I’ve been spending more time than ever in my home lately, what with working from home and social distancing, and though I’ve been tidying and decluttering, that does nothing to help when my thoughts are whirling around my mind like a washing machine. The best cure for that, I’ve learnt throughout the years, is taking a walk around the neighbourhood.
So between two rain-showers, I pulled on my shoes and strolled along, lost in thought, until I passed a beautiful yellow bush, that was buzzing. On closer look, I found that it was full of pollinators: flies, bees and especially many many bumble-bees. I was amazed by the diversity of the bumble-bees: they varied in size, had different combinations of yellow, white and black stripes and even distinct ‘hair-styles’. But they all went about their collection of nectar like bunch of hungry teenagers tearing into an all-you-can-eat buffet!
I was thrilled to watch the bumble-bees buzzing around and to see such diversity. It was great to be reminded that even in such a small space between the wall and the side-walk, this modest garden is bountiful for so many pollinators and supports real bio-diversity.
By the way, if anyone knows the name of this plant with yellow flowers, please let me know in the comments:)
Yesterday I had the pleasure of spending a day volunteering on the farm where I get my veggies from, in the West of Amsterdam. It was a beautiful day with a fresh breeze which made it perfect to be working outside, though I was glad I had my sunscreen and hat to protect me as the sun was really beating down. I enjoyed harvesting some greens, forking the soil, placing the tarp along the row, planting some pumpkin plants at a regular distance, watering them…
I dedicated the end of the afternoon to clearing weeds from a long bed. It was the perfect exercise in mindfulness, I was focused on the task at hand, careful to extract as much of the deep roots as possible to avoid the weeds growing back, with the satisfaction of the pile of weeds in my crate getting bigger and the row looking more and more clear of weeds. We finished off the task together with one of the girls who works there, chatting as the sun made its way towards the west and became less harsh.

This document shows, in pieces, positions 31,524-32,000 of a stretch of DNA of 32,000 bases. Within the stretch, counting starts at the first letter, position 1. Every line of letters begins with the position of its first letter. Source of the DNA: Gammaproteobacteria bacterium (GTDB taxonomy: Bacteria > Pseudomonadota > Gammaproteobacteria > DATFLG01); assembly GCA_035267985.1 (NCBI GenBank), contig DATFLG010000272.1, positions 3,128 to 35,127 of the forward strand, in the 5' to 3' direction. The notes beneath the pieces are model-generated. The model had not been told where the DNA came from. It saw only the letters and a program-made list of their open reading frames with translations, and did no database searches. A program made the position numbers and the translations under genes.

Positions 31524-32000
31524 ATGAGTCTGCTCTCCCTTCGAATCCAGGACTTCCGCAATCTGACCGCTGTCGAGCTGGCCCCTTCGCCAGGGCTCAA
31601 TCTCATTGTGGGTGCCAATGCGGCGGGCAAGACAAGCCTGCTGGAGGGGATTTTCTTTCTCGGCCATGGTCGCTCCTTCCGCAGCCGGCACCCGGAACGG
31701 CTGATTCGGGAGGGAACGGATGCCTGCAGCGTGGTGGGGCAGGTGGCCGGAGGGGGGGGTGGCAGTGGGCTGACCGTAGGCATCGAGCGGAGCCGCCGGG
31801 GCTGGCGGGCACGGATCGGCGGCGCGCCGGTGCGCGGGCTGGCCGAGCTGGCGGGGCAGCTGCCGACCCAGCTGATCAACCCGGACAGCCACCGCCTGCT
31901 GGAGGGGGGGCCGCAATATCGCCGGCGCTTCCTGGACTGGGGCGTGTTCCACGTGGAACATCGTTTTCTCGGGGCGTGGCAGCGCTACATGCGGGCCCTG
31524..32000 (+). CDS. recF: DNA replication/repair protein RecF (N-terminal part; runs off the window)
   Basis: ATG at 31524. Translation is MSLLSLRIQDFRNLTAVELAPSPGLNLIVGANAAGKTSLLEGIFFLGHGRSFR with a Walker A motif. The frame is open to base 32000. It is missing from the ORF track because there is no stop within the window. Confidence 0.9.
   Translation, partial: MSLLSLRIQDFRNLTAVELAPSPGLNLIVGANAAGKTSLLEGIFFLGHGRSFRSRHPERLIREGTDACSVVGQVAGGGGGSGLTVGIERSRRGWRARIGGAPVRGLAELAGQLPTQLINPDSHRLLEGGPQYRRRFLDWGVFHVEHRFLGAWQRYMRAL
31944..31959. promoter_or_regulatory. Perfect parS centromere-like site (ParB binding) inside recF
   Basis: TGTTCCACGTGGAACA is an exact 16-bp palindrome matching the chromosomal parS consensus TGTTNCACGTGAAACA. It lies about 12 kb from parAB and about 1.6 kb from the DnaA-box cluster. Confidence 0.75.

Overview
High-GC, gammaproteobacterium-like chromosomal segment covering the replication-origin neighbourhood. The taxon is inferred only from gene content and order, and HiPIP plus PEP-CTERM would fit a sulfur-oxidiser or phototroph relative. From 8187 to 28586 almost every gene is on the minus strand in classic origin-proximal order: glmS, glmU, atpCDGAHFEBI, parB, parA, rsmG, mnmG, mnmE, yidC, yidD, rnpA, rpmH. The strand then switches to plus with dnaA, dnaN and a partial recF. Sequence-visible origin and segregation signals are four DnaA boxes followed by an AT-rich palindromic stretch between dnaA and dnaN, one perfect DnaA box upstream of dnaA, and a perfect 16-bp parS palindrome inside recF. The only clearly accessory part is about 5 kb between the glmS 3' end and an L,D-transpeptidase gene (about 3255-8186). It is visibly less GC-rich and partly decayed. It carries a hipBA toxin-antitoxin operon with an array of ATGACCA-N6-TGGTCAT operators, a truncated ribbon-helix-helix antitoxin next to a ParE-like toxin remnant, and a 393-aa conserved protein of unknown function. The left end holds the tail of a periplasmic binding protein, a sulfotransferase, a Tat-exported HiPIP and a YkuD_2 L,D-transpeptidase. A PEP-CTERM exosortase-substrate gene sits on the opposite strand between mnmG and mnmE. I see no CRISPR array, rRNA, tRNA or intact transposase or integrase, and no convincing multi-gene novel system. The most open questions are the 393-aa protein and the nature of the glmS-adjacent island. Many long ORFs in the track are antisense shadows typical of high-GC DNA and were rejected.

I’m very grateful for the opportunity to experience working there and learning more about how the CSA is run. The farmers were really kind, patiently explained and showed what needed to be done and answered my many questions. It was physical work and I came home very tired, but in a good way, with the joy of having spent hours with a calm mind and hands in the soil, admiring earthworms, healthy soil and thriving vegetables. Spending time with passionate people and hearing about their experiences, is wonderful because it opens up a world of new ideas and possibilities.
Anyone who has spoken to me lately will know I am completely obsessed with my new weekly veggie box. The contents are all fresh and seasonal, grown just 10km away from my house, in the west of Amsterdam (on the polder I spoke about in my last post) before being brought to the center by electric bike.